5th October 2020 at 7:04 pm #27646
This hoglet was in the front garden a couple of nights ago and I just wondered if anyone would take a guess at how old it is and can they still put on enough weight before hibernation when they are this size? For a size comparison the one in the feeding station is also a young hog and the one in the following video is mature I think. I’ll add a few more videos of this hog to my video diary also5th October 2020 at 7:05 pm #276475th October 2020 at 7:21 pm #27653
It’s very difficult to tell from people’s videos how big hogs are. It might give a slightly better idea if we knew the diameter of the bowl the larger hog is eating from. Even then, not easy. The best way is to weigh the hoglet. But at this time of year they still have plenty of time to put on weight, which the small ones do quite quickly, so I would keep leaving the food out. Maybe put out another bowl with a slightly lower rim so that the little one can get at the food more easily. Being on the small side doesn’t really become a problem until later on in the year, especially if you are supplementary feeding.5th October 2020 at 7:36 pm #27655
Thanks Nic. The bowl is 11cm in diameter, on my video diary you can see full grown hogs eating from the same bowl and I’m guessing the little hog is no more than a quarter of the size/weight of a mature hog. I generally think it’s best not to interfere with wild animals because I don’t want to stress them but on the other hand when I see hogs in the street sometimes they don’t even go into defensive mode as if they’re not that bothered by humans. I know hog rescue places have to handle them to help them but is there any evidence they get stressed by it?5th October 2020 at 8:08 pm #27658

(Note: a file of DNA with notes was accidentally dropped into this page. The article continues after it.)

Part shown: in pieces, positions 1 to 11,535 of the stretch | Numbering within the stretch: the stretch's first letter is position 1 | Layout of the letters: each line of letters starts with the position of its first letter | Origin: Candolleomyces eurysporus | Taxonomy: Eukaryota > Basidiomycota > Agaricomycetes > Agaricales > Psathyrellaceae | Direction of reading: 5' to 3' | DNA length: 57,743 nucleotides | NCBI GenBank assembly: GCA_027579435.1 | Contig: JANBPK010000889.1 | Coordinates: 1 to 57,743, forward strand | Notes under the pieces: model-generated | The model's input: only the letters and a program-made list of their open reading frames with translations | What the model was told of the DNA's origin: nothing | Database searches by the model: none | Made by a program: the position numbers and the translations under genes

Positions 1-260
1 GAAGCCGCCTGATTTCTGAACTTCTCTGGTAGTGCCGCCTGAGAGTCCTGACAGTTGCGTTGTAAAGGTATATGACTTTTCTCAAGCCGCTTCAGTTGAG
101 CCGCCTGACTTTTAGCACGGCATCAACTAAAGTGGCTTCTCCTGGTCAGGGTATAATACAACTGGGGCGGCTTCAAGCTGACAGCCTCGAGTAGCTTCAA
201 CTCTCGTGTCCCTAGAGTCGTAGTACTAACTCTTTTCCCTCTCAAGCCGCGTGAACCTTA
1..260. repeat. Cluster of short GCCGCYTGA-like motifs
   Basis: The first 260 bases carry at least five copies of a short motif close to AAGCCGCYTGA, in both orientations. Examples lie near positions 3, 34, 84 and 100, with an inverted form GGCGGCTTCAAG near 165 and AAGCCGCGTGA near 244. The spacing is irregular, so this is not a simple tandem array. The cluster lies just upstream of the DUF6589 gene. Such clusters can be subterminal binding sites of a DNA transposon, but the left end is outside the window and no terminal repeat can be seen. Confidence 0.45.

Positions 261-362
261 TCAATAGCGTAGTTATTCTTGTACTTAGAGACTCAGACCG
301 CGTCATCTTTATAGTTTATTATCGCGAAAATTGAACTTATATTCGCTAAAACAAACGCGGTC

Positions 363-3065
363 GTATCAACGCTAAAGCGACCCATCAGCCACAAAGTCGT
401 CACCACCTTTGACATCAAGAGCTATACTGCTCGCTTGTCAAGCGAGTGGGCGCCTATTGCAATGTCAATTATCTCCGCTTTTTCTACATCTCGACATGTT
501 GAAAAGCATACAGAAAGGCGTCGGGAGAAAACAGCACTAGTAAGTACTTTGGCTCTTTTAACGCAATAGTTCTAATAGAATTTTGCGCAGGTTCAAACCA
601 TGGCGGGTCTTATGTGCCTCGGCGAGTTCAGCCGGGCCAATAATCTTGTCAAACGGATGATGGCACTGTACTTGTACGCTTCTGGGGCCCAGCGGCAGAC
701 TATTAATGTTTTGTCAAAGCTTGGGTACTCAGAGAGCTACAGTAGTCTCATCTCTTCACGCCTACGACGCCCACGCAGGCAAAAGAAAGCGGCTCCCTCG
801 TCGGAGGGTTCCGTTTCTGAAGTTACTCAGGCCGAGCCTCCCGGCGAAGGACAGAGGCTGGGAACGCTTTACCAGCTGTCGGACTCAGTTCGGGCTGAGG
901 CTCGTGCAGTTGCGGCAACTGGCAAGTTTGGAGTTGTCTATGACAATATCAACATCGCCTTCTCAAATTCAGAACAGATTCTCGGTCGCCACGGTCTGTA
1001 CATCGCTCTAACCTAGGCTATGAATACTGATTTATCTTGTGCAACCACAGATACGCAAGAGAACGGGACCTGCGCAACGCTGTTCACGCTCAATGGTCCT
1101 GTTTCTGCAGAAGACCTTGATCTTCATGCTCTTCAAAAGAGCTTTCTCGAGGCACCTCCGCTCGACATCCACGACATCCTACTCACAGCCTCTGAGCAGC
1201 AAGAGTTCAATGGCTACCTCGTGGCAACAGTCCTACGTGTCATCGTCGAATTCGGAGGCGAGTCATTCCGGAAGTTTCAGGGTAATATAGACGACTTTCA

Yes, they do get stressed in captivity and not all that are taken in will survive – so it isn’t an easy option. But at this time of year I would be thinking more about making sure they got some of the food on offer and not even weighing them yet. I have a feeling that some hogs are ‘rescued’ much sooner than they need to be and could potentially have grown large enough to hibernate naturally if they’d been left (as long as supplementary food is being provided). The trouble is that then the rescue places get filled up with hoglets early and when the ones that really need rescuing come along later on, there’s no room at the Inn.
So I would just keep an eye out for the little one and hope that it starts tucking in to a bit of food. Some hogs decide not to hibernate, even if they are heavy enough, so I would keep leaving food out definitely for at least a week after all hogs have disappeared (if they do) and some people leave food out all winter even if all hogs seem to have disappeared. Hogs apparently do emerge during hibernation for short periods sometimes. Definitely leave water out all winter.
There may be quite a few hogs around who have been through the ‘rescue’ process at some time and they may behave a bit differently to a hog who has always been wild – especially if it was when they were young.12th October 2020 at 11:50 am #27731
Thanks as always for the great info 👍
I’m regularly getting two small hogs at the feeding station now and one has made a nest in the hog house immediately behind the station. I’ve been putting bedding straw around the entrance and it has dragged it all inside over the last few nights, the hog has combined it with leaves and there’s quite a comprehensive nest in there now.
They seem to be doing ok, will continue to put food and water out. I put more videos of them in my video diary
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